With this intriguing "teaser" complete, we abruptly cut to the movie's title, all distorted and wavy, utilizing top of the line special effects seen ten years earlier on episodes of Tales from the Darkside. As the Inspector cruises off, we cut to a black-clad biker on a big chopper heading down a two-lane blacktop. Meanwhile, we hear the kind of plodding "rock" number in the background that wouldn't have made the cut for the soundtrack to Never Too Young to Die.

For no reason, we're shown every last moment of the Inspector pulling into a gas station [?]. Then there's a shot of an old sign reading "Pioneertown" in a "wild West" font. The biker on the big chopper continues on into Pioneertown, while the Inspector drives past a sign announcing the city limits of Barstow. Oh, boy, Barstow! For those of you who are unfamiliar, Barstow is where you stop to fill up your tank when you're driving from Los Angeles to Las Vegas. Seriously, people stopping for gas is what drives their whole economy.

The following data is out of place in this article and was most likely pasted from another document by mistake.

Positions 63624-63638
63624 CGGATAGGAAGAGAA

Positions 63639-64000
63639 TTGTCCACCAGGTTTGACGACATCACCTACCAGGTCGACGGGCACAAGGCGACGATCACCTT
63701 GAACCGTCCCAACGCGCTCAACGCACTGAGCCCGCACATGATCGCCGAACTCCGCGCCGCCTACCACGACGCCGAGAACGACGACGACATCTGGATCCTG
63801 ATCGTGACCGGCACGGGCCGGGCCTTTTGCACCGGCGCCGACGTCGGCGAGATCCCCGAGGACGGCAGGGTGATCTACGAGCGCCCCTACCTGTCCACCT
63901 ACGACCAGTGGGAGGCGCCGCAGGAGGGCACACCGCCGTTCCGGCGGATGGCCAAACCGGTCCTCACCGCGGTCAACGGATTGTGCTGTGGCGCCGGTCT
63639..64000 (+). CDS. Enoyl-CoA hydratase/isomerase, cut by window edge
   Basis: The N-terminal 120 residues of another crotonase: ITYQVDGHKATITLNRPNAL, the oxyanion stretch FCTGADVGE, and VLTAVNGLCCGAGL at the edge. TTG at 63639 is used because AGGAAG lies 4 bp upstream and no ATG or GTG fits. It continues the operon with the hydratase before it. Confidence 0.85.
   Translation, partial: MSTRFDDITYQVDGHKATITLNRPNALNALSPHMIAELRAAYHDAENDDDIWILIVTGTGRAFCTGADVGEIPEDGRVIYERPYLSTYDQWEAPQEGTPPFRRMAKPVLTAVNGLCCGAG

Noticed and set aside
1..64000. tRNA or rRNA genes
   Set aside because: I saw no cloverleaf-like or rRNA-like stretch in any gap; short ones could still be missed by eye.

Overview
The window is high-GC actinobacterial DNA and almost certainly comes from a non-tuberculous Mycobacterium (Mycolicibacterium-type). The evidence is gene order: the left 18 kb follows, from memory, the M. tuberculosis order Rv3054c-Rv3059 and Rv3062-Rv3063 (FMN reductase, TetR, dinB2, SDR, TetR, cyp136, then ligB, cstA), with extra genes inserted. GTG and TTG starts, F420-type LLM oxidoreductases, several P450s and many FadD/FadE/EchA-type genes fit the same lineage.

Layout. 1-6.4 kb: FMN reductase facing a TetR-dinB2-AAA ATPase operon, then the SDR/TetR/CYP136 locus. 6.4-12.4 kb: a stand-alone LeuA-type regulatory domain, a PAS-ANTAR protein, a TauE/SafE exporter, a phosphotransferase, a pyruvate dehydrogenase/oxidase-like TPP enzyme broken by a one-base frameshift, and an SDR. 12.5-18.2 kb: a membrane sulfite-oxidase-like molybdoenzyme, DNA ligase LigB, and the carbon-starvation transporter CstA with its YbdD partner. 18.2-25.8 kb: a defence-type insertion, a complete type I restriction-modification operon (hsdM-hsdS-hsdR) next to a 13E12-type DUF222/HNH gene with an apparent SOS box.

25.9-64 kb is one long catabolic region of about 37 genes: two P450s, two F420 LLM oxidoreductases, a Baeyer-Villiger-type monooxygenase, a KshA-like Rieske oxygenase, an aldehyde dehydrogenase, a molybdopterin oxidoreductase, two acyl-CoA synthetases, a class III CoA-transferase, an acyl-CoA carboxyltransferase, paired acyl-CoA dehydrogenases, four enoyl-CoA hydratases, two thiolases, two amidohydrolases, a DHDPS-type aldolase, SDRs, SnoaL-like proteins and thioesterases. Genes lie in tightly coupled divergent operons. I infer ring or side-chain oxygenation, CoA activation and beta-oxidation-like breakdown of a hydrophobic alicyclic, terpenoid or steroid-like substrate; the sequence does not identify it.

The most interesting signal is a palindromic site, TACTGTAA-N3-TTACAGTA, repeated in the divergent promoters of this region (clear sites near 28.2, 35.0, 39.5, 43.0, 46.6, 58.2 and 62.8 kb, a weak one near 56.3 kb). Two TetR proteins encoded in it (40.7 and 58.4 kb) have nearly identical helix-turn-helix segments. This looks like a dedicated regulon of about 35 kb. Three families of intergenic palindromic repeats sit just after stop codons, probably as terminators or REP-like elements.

This credit sequence quickly becomes mind-numbing, because for about five minutes all we get is a million shots of the Inspector's car cruising down the highway, intercut with shots of the biker on his big chopper cruising through downtown Pioneertown. Which is actually the same as uptown Pioneertown, because the whole town is one block long.

Anyway, the biker finally rides past a rustic motel, while the Inspector pulls up to a small, post-modern church with a tall pyramid-like cross out front.